updated 11:30 am EDT, Tue April 13, 2010
Nintendo US chief bets on 3DS to oust Apple
The 3DS is Nintendo's most important handheld since it released the original DS six years ago, the console maker's US president Reggie Fils-Aime said in an interview late Monday. He treated the 3DS as more than just a refresh and said it would be Nintendo's "next handheld platform." If still shy on details, Fils-Aime said the hardware would be powerful enough to do things impossible on any current model.
"We have ideas of what we want to bring to the consumer that we can't do [right now]," the executive told BusinessWeek.
The clues support beliefs that the 3DS will be a generational leap instead of the mild upgrades that have persisted over the past few years. More than one rumor has put a second-generation Tegra in the system that would not only make a 3D image relatively easy but would improve gaming performance and allow for HD video. Others have hinted at analog sticks and force feedback.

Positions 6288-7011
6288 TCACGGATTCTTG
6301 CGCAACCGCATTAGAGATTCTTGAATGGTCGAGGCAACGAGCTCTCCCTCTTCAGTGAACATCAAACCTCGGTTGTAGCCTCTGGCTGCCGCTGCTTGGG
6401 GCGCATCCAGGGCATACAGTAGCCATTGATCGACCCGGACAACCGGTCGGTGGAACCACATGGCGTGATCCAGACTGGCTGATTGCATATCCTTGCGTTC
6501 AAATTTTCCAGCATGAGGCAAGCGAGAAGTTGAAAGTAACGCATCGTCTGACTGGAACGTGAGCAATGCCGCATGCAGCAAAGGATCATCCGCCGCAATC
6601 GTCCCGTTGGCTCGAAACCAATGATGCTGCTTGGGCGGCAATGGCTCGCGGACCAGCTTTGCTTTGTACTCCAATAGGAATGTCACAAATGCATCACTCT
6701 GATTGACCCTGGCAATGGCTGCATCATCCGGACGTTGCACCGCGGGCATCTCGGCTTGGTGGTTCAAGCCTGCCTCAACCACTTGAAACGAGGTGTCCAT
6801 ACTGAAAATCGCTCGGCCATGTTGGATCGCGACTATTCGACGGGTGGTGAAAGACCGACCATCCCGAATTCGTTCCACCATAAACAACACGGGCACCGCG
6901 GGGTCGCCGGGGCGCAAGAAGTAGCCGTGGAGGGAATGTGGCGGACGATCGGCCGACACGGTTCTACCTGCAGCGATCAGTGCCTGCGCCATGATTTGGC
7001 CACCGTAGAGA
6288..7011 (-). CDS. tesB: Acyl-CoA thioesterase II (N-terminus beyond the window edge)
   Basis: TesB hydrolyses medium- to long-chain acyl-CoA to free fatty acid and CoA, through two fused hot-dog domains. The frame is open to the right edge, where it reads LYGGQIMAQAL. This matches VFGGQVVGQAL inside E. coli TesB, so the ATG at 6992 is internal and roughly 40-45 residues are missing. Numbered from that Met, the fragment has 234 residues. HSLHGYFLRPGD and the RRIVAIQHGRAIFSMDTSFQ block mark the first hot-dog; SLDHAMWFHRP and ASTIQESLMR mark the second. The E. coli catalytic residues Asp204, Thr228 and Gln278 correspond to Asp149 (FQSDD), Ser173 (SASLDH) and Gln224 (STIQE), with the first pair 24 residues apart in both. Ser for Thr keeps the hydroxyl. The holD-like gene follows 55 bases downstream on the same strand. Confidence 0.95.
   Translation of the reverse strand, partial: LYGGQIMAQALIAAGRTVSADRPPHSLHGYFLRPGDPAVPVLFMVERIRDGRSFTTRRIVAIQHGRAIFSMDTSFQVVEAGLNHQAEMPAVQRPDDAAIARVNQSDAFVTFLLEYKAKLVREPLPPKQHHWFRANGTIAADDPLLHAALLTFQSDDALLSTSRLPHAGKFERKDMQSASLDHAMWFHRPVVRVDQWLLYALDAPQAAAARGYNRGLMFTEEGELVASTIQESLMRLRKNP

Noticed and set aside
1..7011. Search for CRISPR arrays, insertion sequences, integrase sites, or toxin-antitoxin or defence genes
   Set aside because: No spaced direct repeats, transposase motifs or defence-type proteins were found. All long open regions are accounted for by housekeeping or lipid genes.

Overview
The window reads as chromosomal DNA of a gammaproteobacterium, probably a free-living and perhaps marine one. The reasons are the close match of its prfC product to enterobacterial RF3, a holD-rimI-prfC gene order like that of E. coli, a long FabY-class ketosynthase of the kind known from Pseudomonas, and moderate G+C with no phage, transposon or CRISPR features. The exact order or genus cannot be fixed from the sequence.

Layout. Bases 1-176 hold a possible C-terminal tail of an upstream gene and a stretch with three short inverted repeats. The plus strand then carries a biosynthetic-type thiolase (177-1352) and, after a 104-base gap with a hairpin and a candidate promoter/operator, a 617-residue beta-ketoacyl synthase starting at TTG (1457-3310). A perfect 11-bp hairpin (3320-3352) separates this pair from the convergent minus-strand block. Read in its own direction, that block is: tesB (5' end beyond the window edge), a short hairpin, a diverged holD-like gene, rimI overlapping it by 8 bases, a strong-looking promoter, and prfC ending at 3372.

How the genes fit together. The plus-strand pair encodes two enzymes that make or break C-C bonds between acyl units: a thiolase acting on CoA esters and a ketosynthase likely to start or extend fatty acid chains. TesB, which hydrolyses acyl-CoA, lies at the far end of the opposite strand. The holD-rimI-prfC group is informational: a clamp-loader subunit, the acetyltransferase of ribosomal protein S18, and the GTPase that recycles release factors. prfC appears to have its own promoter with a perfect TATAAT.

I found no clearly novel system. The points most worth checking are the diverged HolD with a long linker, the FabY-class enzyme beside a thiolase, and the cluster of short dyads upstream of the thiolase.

Sharp is considered the most likely candidate to supply the dual screens, as it has a new 3.4-inch glasses-free 3D LCD that performs as well as a modern display, even with a 480p resolution.
The major upgrade is potentially expensive but is already regarded as crucial for Nintendo in fending off new pressure from Apple in handheld gaming. It has lately tried to dismiss Apple as a threat but has been losing revenue as the iPod touch and iPhone have led many to switch away from the DS.
Apple's handhelds are more expensive but also have much more performance and storage. They also place a much higher priority on Internet access and have a full-fledged app platform versus Nintendo's still rudimentary DSiWare store, which has a relatively small number of games and fewer apps. Most Nintendo games, either physical or online, cost several times more than their iPod equivalents even when one is a direct port of the other.